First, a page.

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5 Useful Dutch Phrases to Stand Up for Yourself Posted by on Sep 5, 2018 in Culture

We’ve all gone through the awful experience of someone being rude to us, and for some reason, we choke up on what to say. Later on, we torture ourselves with all we could have said. When you live (or visit) in a foreign language, these episodes can be more common. What do you say to the rude person who just pushed you on the train? How do you tell the store clerk her comment is out of line? What is the best way to tell your friends or colleagues that you don’t appreciate their bad jokes?

Photo taken by Mindaugas Danys found on Flickr.com with license CC BY 2.0

The following list is just to give you an idea of what you can say. There will be differences in tone and personality and you can make them your own. You can also enhance them with some swear words from this post and this post.  From experience, I find that having these phrases in the back of your mind will allow you to stand up for yourself as well as to put your Dutch to good use!

Kom op, man! Doe normaal!

Doe normaal is one of the Dutch phrases I enjoy most. This is certainly a polite way to tell someone their behavior is rude…so not normal. You can also just say the doe normaal or stress how not normal this is by saying dit is echt niet normaal! 

Bemoei je met je eigen zaken!

This statement is also not so rude and literally means “mind your own business.” While the meaning might be nicer, remember that most of the time, these things are all about attitude and tone.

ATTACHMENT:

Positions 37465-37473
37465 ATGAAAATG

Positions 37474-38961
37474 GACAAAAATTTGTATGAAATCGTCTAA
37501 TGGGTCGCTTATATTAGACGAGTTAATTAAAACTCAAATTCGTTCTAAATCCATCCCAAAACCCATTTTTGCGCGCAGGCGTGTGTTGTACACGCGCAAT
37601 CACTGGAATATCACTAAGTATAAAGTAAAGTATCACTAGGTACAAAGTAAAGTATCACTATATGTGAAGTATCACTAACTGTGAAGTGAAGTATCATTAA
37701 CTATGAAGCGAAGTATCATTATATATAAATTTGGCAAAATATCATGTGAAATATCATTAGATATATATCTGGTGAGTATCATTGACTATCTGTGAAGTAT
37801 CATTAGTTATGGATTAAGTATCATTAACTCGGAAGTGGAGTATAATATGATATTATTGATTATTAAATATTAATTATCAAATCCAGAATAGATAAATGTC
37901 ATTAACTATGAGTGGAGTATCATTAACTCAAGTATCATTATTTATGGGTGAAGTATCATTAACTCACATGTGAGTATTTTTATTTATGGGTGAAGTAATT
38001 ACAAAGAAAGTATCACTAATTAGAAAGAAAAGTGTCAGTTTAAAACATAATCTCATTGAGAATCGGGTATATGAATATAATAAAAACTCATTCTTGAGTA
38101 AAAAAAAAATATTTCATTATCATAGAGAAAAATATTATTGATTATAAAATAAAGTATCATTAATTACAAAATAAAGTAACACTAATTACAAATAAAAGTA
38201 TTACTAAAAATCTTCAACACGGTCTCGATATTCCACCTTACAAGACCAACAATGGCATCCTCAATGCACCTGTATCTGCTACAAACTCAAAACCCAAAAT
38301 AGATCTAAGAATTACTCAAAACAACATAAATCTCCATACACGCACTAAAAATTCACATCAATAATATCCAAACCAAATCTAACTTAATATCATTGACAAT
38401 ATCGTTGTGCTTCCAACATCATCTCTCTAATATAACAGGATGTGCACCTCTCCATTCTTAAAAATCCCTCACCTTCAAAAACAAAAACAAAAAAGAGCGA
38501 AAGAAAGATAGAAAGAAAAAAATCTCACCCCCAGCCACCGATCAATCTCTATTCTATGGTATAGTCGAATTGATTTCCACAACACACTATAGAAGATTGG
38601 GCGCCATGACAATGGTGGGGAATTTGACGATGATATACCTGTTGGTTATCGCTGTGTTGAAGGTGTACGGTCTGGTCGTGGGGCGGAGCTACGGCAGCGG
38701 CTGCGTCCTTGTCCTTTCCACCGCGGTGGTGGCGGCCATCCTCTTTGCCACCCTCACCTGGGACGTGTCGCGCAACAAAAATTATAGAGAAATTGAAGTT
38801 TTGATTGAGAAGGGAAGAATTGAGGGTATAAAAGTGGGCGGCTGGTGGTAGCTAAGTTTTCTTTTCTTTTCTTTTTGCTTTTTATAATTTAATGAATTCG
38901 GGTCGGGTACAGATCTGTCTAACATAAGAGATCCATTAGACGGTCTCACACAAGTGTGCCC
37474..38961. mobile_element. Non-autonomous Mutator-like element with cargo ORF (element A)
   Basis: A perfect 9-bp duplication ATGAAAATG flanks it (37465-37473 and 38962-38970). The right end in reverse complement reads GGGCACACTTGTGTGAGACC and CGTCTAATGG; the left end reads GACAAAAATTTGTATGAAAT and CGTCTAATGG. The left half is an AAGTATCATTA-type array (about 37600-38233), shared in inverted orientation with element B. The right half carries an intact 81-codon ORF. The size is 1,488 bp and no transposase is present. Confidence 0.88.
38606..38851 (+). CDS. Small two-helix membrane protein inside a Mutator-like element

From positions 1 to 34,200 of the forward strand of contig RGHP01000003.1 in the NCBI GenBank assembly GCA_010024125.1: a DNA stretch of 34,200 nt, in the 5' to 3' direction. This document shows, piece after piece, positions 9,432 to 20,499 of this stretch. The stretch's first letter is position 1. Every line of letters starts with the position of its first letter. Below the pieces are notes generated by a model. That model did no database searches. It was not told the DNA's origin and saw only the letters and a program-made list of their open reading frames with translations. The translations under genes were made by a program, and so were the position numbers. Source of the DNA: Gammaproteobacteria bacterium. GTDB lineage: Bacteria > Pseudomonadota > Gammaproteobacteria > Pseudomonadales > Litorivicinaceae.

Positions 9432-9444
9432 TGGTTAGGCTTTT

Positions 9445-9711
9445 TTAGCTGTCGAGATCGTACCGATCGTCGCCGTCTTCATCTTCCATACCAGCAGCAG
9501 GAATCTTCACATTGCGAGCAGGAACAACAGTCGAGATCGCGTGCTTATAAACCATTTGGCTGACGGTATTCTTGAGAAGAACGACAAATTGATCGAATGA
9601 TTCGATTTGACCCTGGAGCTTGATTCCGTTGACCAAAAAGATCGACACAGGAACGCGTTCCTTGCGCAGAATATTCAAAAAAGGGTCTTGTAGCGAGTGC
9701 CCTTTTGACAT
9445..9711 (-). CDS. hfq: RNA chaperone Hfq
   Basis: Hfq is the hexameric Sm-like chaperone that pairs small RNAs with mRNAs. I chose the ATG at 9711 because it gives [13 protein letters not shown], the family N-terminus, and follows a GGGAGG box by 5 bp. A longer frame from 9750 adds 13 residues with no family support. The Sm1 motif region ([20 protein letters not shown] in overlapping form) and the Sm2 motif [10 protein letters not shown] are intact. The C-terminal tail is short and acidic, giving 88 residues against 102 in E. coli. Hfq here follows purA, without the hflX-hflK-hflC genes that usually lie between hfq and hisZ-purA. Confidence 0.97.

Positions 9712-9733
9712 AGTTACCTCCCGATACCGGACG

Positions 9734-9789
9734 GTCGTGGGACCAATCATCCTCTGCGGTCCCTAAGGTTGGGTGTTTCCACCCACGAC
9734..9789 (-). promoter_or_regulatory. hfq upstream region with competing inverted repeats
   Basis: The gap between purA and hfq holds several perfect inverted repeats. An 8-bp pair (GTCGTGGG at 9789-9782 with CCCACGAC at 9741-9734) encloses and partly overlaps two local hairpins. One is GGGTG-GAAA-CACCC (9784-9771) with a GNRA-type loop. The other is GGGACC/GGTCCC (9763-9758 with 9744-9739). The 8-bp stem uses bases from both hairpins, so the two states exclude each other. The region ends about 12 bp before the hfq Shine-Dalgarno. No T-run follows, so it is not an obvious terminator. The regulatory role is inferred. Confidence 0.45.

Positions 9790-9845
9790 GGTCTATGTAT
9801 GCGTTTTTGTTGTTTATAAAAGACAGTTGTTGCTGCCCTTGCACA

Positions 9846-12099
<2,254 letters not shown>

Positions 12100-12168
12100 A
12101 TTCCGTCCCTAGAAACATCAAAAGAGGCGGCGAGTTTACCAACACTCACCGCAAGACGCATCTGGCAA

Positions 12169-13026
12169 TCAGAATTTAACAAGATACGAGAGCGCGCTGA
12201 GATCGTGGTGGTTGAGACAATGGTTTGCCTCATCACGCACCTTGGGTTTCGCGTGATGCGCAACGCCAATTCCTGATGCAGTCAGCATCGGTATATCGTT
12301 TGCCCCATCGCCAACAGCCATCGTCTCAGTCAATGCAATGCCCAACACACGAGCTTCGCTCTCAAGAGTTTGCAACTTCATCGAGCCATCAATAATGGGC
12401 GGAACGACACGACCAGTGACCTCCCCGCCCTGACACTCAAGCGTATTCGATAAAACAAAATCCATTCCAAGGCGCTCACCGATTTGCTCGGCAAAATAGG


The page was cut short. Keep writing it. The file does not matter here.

Hou je kop!

Another way to express yourself is to say hou je kop or hou je bek. This is something like “shut your mouth” although the first version literally refers to one’s head. Bek means beak. This is less polite than the previous version and gets your point across.

Rot op! or Pleur Op!

A degree worse than the previous two would be rot op or pleur op. Rot literally means to rot, but in this context is equivalent to “go fuck yourself.” Pleur is stronger than rot. There is a famous instance of Premier Rutte using this term in an interview, and this caused an uproar. Other politicians argued that he could have expressed himself in another way, but Rutte did not retract his comments. I do not want to get into the debate of whether he was right or wrong to use the word (if you are interested, check the original interview here and a debate on the tweede kamer here). What I did find that is very useful for this post is several ways to say pleur op and good replacements for this phrase all given to us by the good people at the tweede kamer! 

Nee!

My last suggestion to you is a very basic word and one we all learn Day 1 of Dutch class. Nee. To a lot of us, saying no to someone’s behavior or request can be the biggest challenge, but it is the simplest way to stand up for yourself. The gravity of the situation and your personality will affect the tone you say this in, but it is important to sometimes say nee. The video below gives you a great example although I personally think the slap is uncalled for.

What other phrases can we all use to stand up for ourselves in Dutch?

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About the Author:Karoly G Molina

Since I was a little girl, I was fascinated with languages and writing. I speak English, Spanish, Italian, Dutch and a little bit of French. I am a writer, reader, language teacher, traveler, and a food lover! I now live in The Netherlands with my husband Riccardo, our cat Mona, and our dog Lisa, and the experience has been phenomenal. The Dutch culture is an exciting sometimes topsy-turvy world that I am happily exploring!


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